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What is the nature of adventure?


What is the nature of adventure? I have spent over five years of my life away from home on expeditions, with most of the time being spent in Africa, Asia and Latin America. I’mm currently working towards an expedition to the South Pole and a camel journey into the sands of the Empty Quarter in Yemen and Oman. Whilst chasing the funding for Antarctica I need to have a couple of small adventures bubbling away at all times to keep the wanderlust under control. I am sure that is understandable.

And yet people look at me as though I have gone mad when I tell them that, in the search for micro-adventure, I walked a lap of the M25, the 118-mile motorway that encircles and ensnares London.

London’s monstrous ring road may seem an unlikely destination for adventure. The M25, “the world’s largest car park” or “the road to hell”, has achieved iconic status as representing all that is dull, depressing and hopeless about modern life. Whether its victims are stuck in a crawling traffic jam, driving numbly through the darkness or enduring tasteless, overpriced food in the anonymous sterility of a service station, few of the one million people who drive on the M25 every day see it as a source of excitement, adventure and invigoration.

And yet. And yet you do not need to fly to the other side of the planet to undertake an expedition. You do not need to be an elite athlete, expertly trained or rich to have an adventure. Adventure is a state of mind.

I believe that adventure is about stretching yourself: mentally, physically or culturally. It is about doing what you do not normally do, seeing things with fresh and open eyes, pushing yourself hard and doing it to the best of your ability. If this is true then adventure is accessible to everybody, everywhere, in short segments of time and without having to spend much money. If it is true then adventure is all around us, at all times. Even round the M25.

There are, of course, more aspects to adventure than getting out of your comfort zone. There is the whoop-inducing feeling of standing on a remote mountain top, of beautiful scenery that reboots your jaded, urbanised 21st century shell of a soul.

There is also the important sensation of having a truly miserable time. Of being so wet, cold, hungry, tired and lost that you begin to hallucinate about the wonderful luxury of your home, of the privilege of hot showers and dry beds and the exquisite joy of a hot cup of tea. It doesn’t have to be fun to be fun. It is about earning the right to loaf on your sofa.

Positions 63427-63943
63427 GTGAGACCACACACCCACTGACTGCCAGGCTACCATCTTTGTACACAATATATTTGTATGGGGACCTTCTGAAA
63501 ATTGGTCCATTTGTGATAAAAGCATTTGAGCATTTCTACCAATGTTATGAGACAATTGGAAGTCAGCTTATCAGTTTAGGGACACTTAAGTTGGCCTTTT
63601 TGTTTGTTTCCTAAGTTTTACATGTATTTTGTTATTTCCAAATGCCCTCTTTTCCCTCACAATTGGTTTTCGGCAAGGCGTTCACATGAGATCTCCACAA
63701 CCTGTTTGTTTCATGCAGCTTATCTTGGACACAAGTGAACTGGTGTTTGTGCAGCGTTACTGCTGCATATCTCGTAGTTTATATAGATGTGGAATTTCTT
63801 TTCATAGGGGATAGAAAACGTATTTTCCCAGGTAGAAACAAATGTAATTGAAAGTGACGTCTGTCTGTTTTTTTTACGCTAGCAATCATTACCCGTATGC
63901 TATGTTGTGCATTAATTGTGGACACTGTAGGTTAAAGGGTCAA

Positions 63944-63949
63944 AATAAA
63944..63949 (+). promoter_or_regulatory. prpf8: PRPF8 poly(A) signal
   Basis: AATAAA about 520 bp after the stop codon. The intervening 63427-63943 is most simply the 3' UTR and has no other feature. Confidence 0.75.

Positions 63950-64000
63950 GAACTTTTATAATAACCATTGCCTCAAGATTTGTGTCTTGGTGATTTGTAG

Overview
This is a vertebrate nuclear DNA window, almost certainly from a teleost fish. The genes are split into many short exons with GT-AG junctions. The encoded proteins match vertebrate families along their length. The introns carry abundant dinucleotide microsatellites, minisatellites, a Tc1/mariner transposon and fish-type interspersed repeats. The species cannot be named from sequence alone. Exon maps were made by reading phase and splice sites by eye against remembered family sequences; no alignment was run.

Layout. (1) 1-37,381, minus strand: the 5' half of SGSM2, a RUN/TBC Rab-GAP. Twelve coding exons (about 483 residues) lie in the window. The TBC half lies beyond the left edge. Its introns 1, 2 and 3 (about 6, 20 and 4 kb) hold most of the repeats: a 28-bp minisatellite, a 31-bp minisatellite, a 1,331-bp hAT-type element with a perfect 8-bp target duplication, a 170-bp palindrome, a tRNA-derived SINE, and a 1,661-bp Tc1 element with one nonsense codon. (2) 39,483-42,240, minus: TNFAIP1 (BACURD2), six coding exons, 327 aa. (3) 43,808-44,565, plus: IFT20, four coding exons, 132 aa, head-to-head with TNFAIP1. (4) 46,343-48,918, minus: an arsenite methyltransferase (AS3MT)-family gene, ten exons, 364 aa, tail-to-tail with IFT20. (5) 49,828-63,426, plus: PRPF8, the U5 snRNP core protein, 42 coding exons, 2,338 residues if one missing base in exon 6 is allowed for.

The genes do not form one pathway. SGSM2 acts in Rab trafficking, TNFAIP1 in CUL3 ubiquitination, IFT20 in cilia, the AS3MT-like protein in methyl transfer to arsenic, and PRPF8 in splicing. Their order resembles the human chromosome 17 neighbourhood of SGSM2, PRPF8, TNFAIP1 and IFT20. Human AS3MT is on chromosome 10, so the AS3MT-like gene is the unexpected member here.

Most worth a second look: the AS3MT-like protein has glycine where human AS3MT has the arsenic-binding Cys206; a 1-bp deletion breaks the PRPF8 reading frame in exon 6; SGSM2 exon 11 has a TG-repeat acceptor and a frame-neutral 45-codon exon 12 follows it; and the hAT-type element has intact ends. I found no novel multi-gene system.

The best adventures are those that ring true, that can be summarized in a sentence or two, and planned on the back of a receipt. Last year I took the night train to Mallaig, and walked from the west coast of Scotland to the river Spey. There we blew up our packrafts, hopped in, and paddled down to the sea.

I have worked very hard for more than eight years to get myself to a position whereby I can now begin to make a living from doing the things I love doing. Writing books, speaking to audiences to encourage them to light a bonfire in their own bellies and – of course – challenging myself mentally, physically and culturally out in the world’s wild places. I feel very fortunate to spend my days doing things I care about. But I also would consider myself a fool if I did not choose to do that. “Make your own choice, adventurous stranger. Strike the bell and bide the danger, or wonder, till it drives you mad, what would have followed if you had…”

This piece originally appeared in Wide World Mag.

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  1. Brilliant stuff Al, again.

  2. Great post, Al. It should be said too, that once you get out on one adventure, you’re a lot less hesitant to go on a second one. That beating in your belly will begin to grow at an exponential rate. I think the hardest part is getting on that first train or plane, but once you do that, inertia does a lot of the work for you.

  3. Hey Alastair

    I like parts of this post; great stuff. But I’m not sure that ” pushing yourself hard and doing it to the best of your ability” are requisite at all. I’ve had lots of GREAT adventures, some of the best of which haven’t involved either of those things at all.



  4. I would add: You don’t need to be young, male, single, childless, or lacking responsibilities. (From a mother of two very young children, who is still doing months-long wilderness adventures with family in tow)



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